Other federal agencies like the Transportation Security Administration (TSA), Federal Aviation Administration (FAA), and Federal Bureau of Investigation (FBI) can also view these records for various regulatory and security purposes. The Board of Immigration Appeals, for instance, considers expunged, dismissed, or removed convictions as relevant for immigration purposes, disregarding state court actions aimed at rehabilitating the record of an individual. Given that immigration law doesn’t recognize expungement for non-citizens in the same way state law might, understanding the immigration consequences of criminal convictions becomes pivotal.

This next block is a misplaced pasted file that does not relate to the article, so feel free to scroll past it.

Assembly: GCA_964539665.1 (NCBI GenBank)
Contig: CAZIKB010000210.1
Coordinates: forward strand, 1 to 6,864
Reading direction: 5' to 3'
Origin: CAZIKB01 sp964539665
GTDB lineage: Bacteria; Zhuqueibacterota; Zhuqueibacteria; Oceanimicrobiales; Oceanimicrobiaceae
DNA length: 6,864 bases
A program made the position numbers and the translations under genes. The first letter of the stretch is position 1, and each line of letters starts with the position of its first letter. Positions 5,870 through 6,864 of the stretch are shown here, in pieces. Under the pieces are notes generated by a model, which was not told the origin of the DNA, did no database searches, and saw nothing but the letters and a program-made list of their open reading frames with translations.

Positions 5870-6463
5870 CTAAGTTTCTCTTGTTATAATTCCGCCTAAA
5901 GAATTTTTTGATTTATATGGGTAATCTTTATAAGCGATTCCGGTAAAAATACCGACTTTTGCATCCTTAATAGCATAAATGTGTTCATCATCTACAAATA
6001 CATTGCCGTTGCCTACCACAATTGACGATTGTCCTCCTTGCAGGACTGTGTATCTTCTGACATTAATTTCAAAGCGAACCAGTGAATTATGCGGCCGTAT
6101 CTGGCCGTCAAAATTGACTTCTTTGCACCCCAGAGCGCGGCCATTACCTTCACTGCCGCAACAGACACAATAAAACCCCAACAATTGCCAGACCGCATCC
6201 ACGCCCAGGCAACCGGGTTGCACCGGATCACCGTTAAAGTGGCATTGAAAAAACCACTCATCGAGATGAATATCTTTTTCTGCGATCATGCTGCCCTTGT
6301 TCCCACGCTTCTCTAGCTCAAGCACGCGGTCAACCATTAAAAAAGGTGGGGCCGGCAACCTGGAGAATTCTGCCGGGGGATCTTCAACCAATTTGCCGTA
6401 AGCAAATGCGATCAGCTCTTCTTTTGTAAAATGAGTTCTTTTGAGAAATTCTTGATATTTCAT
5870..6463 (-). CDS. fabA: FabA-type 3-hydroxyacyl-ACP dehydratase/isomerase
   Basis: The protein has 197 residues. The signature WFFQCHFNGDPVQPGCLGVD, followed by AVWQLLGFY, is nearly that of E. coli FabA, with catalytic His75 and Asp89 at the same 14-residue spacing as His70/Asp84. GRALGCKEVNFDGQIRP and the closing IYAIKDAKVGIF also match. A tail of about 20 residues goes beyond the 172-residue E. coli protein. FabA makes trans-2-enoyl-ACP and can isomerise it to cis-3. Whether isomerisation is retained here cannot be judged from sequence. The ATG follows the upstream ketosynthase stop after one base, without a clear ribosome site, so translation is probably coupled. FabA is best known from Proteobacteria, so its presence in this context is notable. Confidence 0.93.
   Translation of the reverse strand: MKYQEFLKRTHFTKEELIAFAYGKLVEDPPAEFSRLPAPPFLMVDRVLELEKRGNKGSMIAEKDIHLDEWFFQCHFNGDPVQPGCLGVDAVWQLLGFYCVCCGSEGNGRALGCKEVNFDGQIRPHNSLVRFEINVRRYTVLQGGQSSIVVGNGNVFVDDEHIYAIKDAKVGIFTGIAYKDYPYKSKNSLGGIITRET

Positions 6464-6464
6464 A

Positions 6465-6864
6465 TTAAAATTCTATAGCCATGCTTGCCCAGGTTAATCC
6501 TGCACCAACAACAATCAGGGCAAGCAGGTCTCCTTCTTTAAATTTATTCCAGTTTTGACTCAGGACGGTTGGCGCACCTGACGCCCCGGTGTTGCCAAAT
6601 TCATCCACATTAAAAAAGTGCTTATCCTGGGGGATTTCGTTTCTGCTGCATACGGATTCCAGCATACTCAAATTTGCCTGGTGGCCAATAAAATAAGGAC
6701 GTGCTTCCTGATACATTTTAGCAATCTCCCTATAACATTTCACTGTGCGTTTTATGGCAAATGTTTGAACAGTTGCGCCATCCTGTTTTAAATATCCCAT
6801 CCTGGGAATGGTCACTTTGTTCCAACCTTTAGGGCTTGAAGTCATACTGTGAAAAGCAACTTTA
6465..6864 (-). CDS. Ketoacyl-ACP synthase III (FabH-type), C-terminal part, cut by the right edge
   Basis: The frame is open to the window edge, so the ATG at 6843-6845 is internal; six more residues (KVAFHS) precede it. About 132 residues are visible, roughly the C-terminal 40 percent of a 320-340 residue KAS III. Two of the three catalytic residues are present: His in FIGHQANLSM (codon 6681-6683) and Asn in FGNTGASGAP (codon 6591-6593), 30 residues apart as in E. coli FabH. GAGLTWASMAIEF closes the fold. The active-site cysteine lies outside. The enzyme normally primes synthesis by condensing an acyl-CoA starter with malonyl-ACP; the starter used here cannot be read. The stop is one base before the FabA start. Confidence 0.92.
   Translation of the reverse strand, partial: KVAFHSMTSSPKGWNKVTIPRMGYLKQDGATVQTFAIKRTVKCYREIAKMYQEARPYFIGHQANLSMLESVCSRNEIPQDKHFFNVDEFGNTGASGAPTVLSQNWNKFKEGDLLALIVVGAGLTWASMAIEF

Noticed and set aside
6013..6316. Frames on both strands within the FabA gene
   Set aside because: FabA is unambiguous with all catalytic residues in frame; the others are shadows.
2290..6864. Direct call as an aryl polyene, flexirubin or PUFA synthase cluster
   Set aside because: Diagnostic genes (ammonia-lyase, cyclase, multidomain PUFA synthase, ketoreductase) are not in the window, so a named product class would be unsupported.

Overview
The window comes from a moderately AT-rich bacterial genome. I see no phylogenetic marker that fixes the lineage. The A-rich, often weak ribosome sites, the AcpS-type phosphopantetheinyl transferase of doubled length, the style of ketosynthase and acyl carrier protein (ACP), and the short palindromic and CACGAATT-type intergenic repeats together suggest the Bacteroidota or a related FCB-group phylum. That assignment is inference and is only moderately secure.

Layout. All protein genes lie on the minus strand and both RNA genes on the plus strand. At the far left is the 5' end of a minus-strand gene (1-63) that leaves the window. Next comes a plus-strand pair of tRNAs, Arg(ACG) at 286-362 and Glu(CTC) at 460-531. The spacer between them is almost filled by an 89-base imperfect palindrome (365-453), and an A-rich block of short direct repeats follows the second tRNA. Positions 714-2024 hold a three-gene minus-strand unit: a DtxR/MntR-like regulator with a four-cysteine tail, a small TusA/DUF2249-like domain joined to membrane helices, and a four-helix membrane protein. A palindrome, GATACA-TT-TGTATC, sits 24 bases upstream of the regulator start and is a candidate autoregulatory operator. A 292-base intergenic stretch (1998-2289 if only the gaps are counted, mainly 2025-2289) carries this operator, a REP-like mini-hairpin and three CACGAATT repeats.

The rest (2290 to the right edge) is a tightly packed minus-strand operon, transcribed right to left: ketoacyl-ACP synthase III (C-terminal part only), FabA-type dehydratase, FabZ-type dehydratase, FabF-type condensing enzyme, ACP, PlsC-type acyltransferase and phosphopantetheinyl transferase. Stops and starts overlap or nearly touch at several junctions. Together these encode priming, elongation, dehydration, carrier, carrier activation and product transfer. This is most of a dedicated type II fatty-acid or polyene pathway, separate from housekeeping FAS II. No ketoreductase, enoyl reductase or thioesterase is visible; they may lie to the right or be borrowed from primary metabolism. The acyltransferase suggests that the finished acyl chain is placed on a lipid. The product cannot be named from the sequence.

The Role of Homeland Security in Accessing Criminal Histories

The Department of Homeland Security, which oversees immigration enforcement, is not limited by state expungement laws. It is able to access expunged records as part of its national security and public safety mandate, adding another layer of complexity to the issue. USCIS requires immigration applicants to disclose all convictions, irrespective of expungement, and may seek court assistance to obtain records if necessary.

Background checks conducted by USCIS are thorough, considering the individual’s entire criminal history from birth up to the current age. This rigorous vetting during the immigration process ensures that no stone is left unturned, including those that might have been hidden by expungement.

Disclosure of Expunged Convictions on Immigration Applications